With fewer staff to hire, maybe more retailers will do a better job of providing more in-depth training to the temp staff. After all, these seasonal staff represent your brand on the front line. You’ll see hundreds of new customers in your stores for the first time this holiday season. The experience they have in your store now will dictate whether you see them again in 2009. The smart money is on ensuring all of your staff, including the seasonal staff, are playing the right game in your store.

Warren Thayer
Guest
13 years 7 months ago

No easy answers here. Traffic will undoubtedly be down. Idealism about customer service aside, you have to make the numbers. So I guess, I’d plan about the way the retailers are planning, knowing that if I had to, I’d be able to find a willing pool of workers as the season gets underway. And, since I’d be worried about the shopper experience with fewer workers on the selling floor, I’d also be promoting heck out of my website, trying to build business and hang onto share vs. competitors.

Dick Seesel
Guest
13 years 7 months ago

It’s a tough call in a very tough economy, but customer service is the last place stores should cut if their brand positioning depends on it. Obviously retailers need to project their store traffic and comp sales conservatively, and flex their payroll down accordingly. But this doesn’t preclude offering the same level of “CPC” (care per customer) that they have provided in the past. And smarter scheduling will go a long way toward dealing with peak traffic, even if it means hiring more part-timers with flexibility.

Art Williams
Guest
Art Williams
13 years 7 months ago

As has been pointed out, if the season is better than they expect there should be plenty of worker availability at the last minute to fill the gap. While it is still a long time until the holiday season starts, (try to ignore the Christmas displays at your favorite store) I would think that most of us are expecting a poorer season for most retailers. This season will most likely be the last for many of the marginal retailers that have been just hanging on.

Gene Detroyer
Guest
13 years 7 months ago

Unfortunately, revenues are going to be down at a greater rate than traffic will be. Still, retailers can not cut back on customer service. Numerous studies have indicated that less customer service translates into fewer sales.

At any given time, labor is a fixed expense in a retail store. Fortunately, the labor pool should be bigger, more experienced and more flexible. The retailers must take greater care in the holiday hiring. They must be much more selective. They must opt for experienced on the floor personnel. They must demand scheduling flexibility to match traffic flow. They should take great care with their wage rates and not be afraid of paying for experience and flexibility.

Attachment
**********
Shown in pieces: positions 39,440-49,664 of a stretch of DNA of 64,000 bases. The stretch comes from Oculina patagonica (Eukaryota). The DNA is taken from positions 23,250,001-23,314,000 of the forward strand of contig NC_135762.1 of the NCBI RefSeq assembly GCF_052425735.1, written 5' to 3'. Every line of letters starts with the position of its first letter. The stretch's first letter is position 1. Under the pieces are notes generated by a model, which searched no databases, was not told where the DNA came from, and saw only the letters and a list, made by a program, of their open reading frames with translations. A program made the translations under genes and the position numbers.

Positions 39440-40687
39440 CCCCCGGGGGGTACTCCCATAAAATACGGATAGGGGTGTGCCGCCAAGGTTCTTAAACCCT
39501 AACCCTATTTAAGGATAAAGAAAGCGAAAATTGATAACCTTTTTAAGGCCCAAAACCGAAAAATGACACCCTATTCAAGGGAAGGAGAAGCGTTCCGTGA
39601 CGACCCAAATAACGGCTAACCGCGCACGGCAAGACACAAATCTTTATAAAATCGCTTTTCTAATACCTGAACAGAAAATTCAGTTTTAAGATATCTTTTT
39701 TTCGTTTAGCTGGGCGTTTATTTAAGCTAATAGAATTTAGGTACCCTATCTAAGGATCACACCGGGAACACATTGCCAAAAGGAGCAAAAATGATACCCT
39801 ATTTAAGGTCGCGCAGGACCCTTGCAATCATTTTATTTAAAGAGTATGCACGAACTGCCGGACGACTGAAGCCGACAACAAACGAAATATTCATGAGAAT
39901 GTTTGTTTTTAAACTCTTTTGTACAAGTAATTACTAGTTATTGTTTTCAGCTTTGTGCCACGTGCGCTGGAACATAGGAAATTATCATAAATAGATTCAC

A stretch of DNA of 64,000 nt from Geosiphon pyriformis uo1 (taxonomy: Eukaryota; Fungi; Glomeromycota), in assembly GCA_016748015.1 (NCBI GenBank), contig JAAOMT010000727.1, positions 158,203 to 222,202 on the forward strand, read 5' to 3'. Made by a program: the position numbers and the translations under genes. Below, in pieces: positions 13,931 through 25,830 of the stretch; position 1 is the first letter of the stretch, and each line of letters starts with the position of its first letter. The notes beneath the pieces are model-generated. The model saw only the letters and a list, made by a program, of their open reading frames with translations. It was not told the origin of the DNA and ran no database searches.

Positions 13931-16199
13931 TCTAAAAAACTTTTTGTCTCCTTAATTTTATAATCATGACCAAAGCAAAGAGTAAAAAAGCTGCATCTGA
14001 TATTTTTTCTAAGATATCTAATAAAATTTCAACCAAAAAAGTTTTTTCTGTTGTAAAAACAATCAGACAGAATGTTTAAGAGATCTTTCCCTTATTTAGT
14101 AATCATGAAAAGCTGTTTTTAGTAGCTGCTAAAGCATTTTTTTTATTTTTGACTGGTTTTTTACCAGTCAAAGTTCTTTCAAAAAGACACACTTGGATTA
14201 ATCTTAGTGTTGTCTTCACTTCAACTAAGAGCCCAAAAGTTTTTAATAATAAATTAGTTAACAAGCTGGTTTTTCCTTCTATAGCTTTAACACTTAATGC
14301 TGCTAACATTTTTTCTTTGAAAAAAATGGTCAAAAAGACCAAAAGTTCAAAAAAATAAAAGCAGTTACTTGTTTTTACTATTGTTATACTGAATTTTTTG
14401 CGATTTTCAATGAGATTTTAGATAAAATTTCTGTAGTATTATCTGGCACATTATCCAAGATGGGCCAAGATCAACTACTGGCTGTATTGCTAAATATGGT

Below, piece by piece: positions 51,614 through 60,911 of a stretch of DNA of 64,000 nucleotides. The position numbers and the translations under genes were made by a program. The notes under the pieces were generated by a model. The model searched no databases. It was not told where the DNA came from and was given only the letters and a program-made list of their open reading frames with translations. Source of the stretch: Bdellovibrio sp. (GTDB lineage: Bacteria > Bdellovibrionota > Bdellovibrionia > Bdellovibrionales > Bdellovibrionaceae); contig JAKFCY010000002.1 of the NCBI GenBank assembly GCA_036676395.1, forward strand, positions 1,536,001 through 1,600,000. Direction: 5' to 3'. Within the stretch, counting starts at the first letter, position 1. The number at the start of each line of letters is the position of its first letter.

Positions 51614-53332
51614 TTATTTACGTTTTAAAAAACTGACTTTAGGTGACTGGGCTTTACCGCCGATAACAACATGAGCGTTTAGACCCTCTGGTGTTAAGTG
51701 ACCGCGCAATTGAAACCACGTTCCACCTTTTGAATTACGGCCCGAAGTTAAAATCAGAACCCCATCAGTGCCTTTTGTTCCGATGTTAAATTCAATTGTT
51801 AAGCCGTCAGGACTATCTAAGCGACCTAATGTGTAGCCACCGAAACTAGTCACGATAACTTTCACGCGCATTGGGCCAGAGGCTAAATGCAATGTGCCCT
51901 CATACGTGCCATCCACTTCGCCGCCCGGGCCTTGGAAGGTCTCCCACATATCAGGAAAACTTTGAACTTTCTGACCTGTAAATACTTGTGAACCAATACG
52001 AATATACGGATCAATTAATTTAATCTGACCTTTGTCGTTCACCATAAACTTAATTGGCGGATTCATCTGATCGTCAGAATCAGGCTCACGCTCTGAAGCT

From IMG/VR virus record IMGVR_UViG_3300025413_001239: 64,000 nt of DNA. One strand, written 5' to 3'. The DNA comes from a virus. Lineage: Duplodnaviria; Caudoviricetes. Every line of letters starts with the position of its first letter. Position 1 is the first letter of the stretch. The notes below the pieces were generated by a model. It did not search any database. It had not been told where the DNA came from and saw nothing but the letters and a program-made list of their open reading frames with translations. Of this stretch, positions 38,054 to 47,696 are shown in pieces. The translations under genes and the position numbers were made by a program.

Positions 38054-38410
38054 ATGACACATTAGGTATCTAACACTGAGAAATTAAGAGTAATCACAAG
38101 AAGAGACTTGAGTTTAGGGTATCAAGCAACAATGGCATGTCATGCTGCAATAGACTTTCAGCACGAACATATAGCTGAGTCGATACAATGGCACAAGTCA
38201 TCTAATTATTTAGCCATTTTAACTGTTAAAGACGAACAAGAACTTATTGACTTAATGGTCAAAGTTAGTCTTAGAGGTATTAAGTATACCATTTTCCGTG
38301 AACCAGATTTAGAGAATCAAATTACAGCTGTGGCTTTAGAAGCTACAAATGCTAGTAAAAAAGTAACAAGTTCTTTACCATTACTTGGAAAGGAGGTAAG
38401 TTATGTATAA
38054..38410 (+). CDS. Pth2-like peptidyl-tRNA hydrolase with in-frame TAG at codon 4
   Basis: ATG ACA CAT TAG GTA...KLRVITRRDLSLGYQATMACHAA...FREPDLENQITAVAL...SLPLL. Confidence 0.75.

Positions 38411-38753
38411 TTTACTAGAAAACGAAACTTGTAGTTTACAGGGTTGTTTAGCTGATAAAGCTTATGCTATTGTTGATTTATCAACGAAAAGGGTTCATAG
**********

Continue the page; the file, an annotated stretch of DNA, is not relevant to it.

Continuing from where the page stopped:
Yes, we need people on the floor, but what is going to happen at the checkout? Many retailers already have lines that are too long. Oh, Macy’s! How productive would it be to have self-checkouts this holiday season!

Mel Kleiman
Guest
13 years 7 months ago

Expectations lead to reality. So let’s look at the expectations.

1. Retail sales will be down. (Does that mean all stores will have lower sales?
2. We will need less floor coverage. (Customers will be frustrated and walk out or buy less.)
3. We will work our full time people longer hours. (Many of these workers in retail have two jobs just to survive already and a lot of them don’t want more then 40 hours.

Solution: make sure you have the best, most well trained staff out there to serve the customer. Make sure and hire right and spend some up front money training them before you put them on the floor. Don’t wait until the last minute to hire. Since there should be a excess of holiday help available, develop a pool of potential workers.

If you want more on how to hire the best front line workers go to http://www.kleimanhr.com.

Brent Streit Streit
Guest
Brent Streit Streit
13 years 7 months ago

Stores shouldn’t be hiring at all. The traffic in the stores won’t warrant it. This economic downturn will be the Great Depression of our era. I believe the statistic was 25,000 square feet of retail per capita in the U.S. The commentators on CNBC’s special edition show tonight were speechless. Just remember the migrant workers in California’s central valley who were getting $700,000 loans and making $7 an hour. I really don’t need 5 Home Depots and 3 Lowe’s within 5 miles of me when I live in a fast growing area where the earth movers are rusting over. Remember, nothing to see here. Let’s start closing stores and focusing on basics like treating customers with respect and not another opportunity to open a credit card account that will never be paid off.